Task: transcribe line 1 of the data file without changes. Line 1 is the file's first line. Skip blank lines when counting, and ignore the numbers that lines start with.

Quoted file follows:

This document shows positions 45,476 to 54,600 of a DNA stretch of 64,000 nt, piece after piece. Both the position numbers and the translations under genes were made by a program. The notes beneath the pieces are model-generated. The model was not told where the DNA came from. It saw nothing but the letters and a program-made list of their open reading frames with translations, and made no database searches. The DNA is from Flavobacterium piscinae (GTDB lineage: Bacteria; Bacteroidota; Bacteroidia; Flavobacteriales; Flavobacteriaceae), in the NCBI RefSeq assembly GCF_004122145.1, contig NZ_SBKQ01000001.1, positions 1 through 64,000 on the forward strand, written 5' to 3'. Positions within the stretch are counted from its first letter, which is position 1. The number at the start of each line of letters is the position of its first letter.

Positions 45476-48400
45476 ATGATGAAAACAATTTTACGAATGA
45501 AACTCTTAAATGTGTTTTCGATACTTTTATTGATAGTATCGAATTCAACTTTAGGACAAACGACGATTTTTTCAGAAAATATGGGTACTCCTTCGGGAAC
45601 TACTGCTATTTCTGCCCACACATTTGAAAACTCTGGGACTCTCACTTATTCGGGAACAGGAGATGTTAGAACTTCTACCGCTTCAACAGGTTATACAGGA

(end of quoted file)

This document shows positions 45,476 to 54,600 of a DNA stretch of 64,000 nt, piece after piece. Both the position numbers and the translations under genes were made by a program. The notes beneath the pieces are model-generated. The model was not told where the DNA came from. It saw nothing but the letters and a program-made list of their open reading frames with translations, and made no database searches. The DNA is from Flavobacterium piscinae (GTDB lineage: Bacteria; Bacteroidota; Bacteroidia; Flavobacteriales; Flavobacteriaceae), in the NCBI RefSeq assembly GCF_004122145.1, contig NZ_SBKQ01000001.1, positions 1 through 64,000 on the forward strand, written 5' to 3'. Positions within the stretch are counted from its first letter, which is position 1. The number at the start of each line of letters is the position of its first letter.